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The Sound of Mucus
Tissues on tables and temperatures rising.
Cold, flu, I don’t know. My wits are capsizing.
Blood sugar battles and ketones they bring.
These are a few of my least favorite things.
By Erin and Alese
Sniff. Cough. Suddenly my kids are velcroed to my side and their foreheads could fry eggs. Sigh. Here we go again. Dealing with sickness and type 1 diabetes at the same time is tricky. From our experiences with T1D since 2013, here are a few of our favorite things that help us when the flu bites, when a cold strikes. Please note that this is not to be taken as medical advice. If you or your child have type 1 diabetes and you are dealing with sickness of any kind, follow your doctor’s guidance. Continue reading →
Holidays and parties always bring up questions in the type 1 diabetes community online. Do we send candy? What do we do with candy our children receive? Continue reading →
by Erin Schovel Turnham
I’m excited to host an event in the Alabama River Region for people with type 1 diabetes and their families! This will be a simple get together with yard games on Saturday, November 16 from 9 -11 A.M. in front of Pike Road Elementary School in Pike Road, Alabama.
By Erin Schovel Turnham
Nothing quite strikes fear in my heart like my child pointing at another person and saying loudly, “Look, Mama!” Children are naturally curious, and without the social filters we acquire as we age.
A neighbor asked me how to broach the subject with M, her 3 year old daughter. Grasshopper and Sunshine were out playing with M, and Grasshopper had to stop to check his blood sugar. Their friend was obviously curious and while she didn’t ask any questions, her mom wondered how to address it. I was grateful my neighbor reached out. Continue reading →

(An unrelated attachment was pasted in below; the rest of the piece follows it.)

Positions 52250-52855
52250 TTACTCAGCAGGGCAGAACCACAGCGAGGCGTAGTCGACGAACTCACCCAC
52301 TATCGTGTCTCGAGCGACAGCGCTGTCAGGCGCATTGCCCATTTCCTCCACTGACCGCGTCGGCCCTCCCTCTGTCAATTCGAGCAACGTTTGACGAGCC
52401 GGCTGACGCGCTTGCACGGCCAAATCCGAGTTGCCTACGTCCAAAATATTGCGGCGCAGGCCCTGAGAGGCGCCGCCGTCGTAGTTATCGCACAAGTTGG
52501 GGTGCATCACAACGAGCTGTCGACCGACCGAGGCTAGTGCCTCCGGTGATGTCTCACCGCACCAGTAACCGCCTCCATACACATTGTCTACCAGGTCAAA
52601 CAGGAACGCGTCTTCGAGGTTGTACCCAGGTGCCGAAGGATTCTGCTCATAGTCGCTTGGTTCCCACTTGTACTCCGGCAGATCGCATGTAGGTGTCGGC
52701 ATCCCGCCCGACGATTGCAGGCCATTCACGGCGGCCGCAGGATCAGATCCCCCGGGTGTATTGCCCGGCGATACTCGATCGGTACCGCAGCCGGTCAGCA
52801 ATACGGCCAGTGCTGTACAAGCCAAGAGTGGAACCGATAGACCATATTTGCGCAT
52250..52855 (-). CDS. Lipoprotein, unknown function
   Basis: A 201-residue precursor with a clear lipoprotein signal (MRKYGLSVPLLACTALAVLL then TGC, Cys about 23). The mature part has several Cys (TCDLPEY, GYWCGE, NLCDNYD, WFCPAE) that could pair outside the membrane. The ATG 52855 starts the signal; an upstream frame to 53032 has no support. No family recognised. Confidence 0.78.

Grasshopper needed some reading practice, so I made a deal with him. If he read a whole book to me, then he could choose another, new book. He loves learning about real people and historical figures especially. The series “Ordinary People Change the World” written by Brad Meltzer and illustrated by Christopher Eliopoulos is in heavy rotation in our house. Continue reading →
By Erin Turnham
This was in August, 2018 and it was a BLAST! $834 was raised for T1D Mod Squad.
You know when you get that urge to drive 4 hours to go play volleyball in a mud pit with people you’ve never met? Yeah. I’m there. Continue reading →
I shared with my blog partner, Alese, what I am about to share with you. She started sending me Chuck Norris memes and called me a type 1 diabetes black belt. I think I am still a white belt, but I’m adding stripes!
Thanks to resources like the books Think Like a Pancreas by Gary Scheiner, and Sugar Surfing by Dr. Stephen Ponder, I’m figuring out the timing for my 7 year old Grasshopper’s insulin. I’ve been trying this stuff for maybe a year and a half now and I think I’m finally starting to get it. Continue reading →
“Why did you forget your diabetes supplies??”
“You should check your blood sugar more often.”
“It is SO important for you to take your insulin on time because if you don’t you could go into a coma!”
I spent my Saturday morning as a participant in a research study conducted by Dr. Jan Kavookjian at the Harrison School of Pharmacy, Auburn University. The purpose of the study, per Dr. Kavookjian’s materials, is to “gather parent perceptions about what it is like to communicate with a child or teen who has type 1 or 2 diabetes.”
As parents and caregivers we want to FIX IT. Both the big things we know we can’t fix (our kids are stuck with T1D until there is a cure) and the smaller things (my kid won’t bring along the needed supplies). Continue reading →
What music moves you? What songs resonate with you?
When you are having a difficult day… or week… or year… with type 1 diabetes, or just with life, what do you listen to that helps you get through?
Leading up to the spring of 2017 I was having a rough time. I felt like a failure, like everything I was doing as a T1D mom and in life was not good enough. It turns out that depression tells a person those kinds of lies. Continue reading →